Alana Lowes takes you on a foodie journey through the East. And you can recreate the vibrant flavours...
To this day, my favourite travelling memory was a cooking class in Istanbul and I just adore incorporating eastern flavours in many of my recipes. The cooking class was the highlight of the trip as we were guided through the myriad of fragrant spices that are at the heart of Turkish cuisine. Our beautiful teacher Eveline, a Dutch Cordon Bleu Chef, who now lives and breathes Ottoman food is a walking food encyclopedia and she knows all the ins and outs of the ancient spice markets. Read all about my pilgrimage to the east here
Left: Spices at the ancient spice bazaar in Istanbull, Turkey. Right: Even my hubby Rob gets involved in the cooking classes when we travel, Istanbul.
Walnut stuff figs in spiced syrup from Turkey
It is my experience that if you ask someone about what makes their country so special, they unanimously declare an answer straight from their stomach – Food! After all, cuisine is snap shot of a country’s history and culture both past and present. This is exactly what I learnt while cooking a variety of dishes with Rohani and Pick Shan at Bayan Indah Culinary Retreat in Kuala Lumpur. The unique and highly flavourful Nyonyan cuisine in Malaysia is the result of intermarriages between Chinese immigrants and the local Malays during the 15th century. No guidebook or museum visit will give you a cultural experience as vivid and sensory as this.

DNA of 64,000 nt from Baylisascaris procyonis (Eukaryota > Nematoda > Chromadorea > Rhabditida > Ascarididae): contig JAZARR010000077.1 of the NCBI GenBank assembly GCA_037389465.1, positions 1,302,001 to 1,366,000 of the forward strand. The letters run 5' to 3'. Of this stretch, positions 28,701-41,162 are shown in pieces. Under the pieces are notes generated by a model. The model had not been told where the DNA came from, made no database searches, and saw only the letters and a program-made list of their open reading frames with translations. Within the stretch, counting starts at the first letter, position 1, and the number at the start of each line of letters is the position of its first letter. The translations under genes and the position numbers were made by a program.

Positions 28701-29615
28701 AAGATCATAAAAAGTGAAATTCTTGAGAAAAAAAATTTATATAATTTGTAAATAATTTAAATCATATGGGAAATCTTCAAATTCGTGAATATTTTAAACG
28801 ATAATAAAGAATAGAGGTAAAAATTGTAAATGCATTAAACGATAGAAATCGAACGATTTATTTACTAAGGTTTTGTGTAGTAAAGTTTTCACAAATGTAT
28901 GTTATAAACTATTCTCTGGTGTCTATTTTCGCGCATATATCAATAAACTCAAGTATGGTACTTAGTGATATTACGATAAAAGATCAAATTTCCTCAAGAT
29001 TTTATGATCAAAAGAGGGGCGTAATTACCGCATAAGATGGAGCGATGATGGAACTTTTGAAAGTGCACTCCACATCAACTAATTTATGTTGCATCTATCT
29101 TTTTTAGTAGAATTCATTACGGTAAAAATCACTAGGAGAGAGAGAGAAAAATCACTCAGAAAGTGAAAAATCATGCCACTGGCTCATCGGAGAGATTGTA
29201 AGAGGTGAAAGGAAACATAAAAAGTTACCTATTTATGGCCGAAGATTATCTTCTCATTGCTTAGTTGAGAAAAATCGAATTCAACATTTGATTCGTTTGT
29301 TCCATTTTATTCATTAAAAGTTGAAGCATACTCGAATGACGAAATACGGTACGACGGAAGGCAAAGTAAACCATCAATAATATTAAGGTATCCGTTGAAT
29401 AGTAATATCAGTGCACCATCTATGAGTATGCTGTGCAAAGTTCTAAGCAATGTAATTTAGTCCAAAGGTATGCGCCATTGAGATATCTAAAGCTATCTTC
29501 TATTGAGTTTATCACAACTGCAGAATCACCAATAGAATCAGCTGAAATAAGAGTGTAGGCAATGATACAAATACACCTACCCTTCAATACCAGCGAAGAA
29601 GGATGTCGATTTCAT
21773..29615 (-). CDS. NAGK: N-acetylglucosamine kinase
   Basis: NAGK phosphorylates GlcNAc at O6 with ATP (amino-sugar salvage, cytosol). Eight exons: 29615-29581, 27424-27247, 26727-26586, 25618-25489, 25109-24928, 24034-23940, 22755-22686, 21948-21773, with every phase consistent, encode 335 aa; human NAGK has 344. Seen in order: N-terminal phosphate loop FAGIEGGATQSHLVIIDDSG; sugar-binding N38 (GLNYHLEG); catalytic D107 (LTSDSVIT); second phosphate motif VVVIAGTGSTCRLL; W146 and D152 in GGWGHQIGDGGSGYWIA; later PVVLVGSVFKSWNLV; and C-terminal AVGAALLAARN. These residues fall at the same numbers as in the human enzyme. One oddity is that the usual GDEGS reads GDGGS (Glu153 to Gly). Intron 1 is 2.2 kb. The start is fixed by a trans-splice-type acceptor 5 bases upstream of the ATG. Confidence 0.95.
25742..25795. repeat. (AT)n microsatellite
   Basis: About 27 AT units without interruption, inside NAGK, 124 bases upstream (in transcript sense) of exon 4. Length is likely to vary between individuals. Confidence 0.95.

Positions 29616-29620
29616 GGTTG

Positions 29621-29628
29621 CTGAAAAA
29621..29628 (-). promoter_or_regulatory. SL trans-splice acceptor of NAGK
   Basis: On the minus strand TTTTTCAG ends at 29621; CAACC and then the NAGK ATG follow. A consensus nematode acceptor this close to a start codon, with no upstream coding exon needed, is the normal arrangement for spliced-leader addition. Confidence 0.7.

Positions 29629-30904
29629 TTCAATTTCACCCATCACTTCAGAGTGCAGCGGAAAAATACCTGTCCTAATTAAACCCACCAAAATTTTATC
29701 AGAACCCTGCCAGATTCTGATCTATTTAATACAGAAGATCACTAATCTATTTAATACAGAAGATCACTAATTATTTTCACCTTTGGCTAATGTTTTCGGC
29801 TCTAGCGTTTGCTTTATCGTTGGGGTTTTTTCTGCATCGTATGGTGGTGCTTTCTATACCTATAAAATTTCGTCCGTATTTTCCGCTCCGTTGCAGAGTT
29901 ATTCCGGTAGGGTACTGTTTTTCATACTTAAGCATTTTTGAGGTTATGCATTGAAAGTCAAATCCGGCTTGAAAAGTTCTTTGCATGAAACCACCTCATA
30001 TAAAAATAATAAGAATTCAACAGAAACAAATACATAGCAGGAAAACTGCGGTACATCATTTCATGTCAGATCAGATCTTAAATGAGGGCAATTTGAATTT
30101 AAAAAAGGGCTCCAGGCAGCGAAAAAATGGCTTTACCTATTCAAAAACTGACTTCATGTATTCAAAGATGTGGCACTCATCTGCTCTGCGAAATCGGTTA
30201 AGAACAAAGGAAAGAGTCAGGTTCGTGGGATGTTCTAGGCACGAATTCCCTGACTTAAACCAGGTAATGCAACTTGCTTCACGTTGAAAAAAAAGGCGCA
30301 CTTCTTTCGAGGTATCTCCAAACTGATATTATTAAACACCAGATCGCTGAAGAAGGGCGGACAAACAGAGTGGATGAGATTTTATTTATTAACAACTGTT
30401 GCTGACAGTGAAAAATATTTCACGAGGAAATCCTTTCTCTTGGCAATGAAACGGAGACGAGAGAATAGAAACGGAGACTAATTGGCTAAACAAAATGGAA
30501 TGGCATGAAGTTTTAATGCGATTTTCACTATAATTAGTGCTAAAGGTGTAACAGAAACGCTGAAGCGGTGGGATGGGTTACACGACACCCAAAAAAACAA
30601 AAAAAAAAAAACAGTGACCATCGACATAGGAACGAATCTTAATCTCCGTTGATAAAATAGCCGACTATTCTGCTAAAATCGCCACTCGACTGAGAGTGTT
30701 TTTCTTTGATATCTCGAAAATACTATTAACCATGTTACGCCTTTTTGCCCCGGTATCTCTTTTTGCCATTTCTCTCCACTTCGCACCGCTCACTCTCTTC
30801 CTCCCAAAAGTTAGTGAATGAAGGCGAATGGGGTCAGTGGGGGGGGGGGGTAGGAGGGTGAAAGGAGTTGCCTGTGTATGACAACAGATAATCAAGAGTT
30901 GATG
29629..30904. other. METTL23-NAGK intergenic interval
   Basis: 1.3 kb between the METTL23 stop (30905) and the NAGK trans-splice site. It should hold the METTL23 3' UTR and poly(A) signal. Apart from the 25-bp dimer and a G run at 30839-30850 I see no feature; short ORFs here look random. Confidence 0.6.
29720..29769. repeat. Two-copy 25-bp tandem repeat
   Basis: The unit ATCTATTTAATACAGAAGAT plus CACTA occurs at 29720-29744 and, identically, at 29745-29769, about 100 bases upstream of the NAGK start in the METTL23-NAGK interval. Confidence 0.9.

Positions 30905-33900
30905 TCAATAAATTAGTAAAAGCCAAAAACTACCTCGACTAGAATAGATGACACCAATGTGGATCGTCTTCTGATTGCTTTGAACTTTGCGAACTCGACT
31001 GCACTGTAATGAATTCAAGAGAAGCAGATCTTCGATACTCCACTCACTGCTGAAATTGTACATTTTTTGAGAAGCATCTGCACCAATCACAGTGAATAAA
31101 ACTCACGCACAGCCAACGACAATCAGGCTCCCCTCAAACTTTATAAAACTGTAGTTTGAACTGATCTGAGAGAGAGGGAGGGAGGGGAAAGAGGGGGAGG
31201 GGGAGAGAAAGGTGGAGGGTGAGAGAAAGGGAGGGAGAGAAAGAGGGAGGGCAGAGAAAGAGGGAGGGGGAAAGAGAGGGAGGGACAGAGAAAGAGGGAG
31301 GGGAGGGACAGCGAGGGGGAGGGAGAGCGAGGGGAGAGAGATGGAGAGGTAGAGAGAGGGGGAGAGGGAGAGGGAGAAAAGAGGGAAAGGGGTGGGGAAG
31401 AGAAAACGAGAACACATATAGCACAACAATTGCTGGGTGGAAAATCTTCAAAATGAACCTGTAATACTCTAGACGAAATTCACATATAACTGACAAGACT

Left: Grinding spices and garlic at Bayan Indah Cooking Class, Kuala Lumpur. Right: Final Feast at Bayan Indah Cooking Class, Kuala Lumpur.
Malaysian style tamarind prawns from Kuala Lumpur
Vietnam is renowned for its regional specialties that are a direct reflection of the diverse cultural landscape. An absolute must is Cao Lau noodles which is the foremost traditional food of Hoi An. It is said that the water in Hoi An (which is still drawn from centuries old wells) is crucial to making the Hoi An specialty. The Cao Lau noodles possess a particular chewiness not found in any other type of noodle and is a specialty of the street vendors who typically only focus on one or two dishes. An afternoon spent meandering through the local markets as part of a cooking class is without a doubt the best way get a feel for the culture and an appreciation of how important food is to the Vietnamese people. I also learnt a few tricks - one was how to make fresh rice paper rolls...once you've tasted these made fresh you will never use the packet equivalent again.
Vibrant market in Hoi An, Vietnam.
Fresh rice paper rolls from Vietnam
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I love exploring and uncovering new cultures through cuisine. For me, a voyage abroad is all about gastronomic discovery whether it’s eating out at restaurants, or jostling for a fresh sample at the local food markets armed with a trusty old phrase book at the ready or simply sitting back and soaking up the ambience and aromas amongst the street vendors. I find that the best way to really immerse yourself in a new culture is to take part in a local cooking class.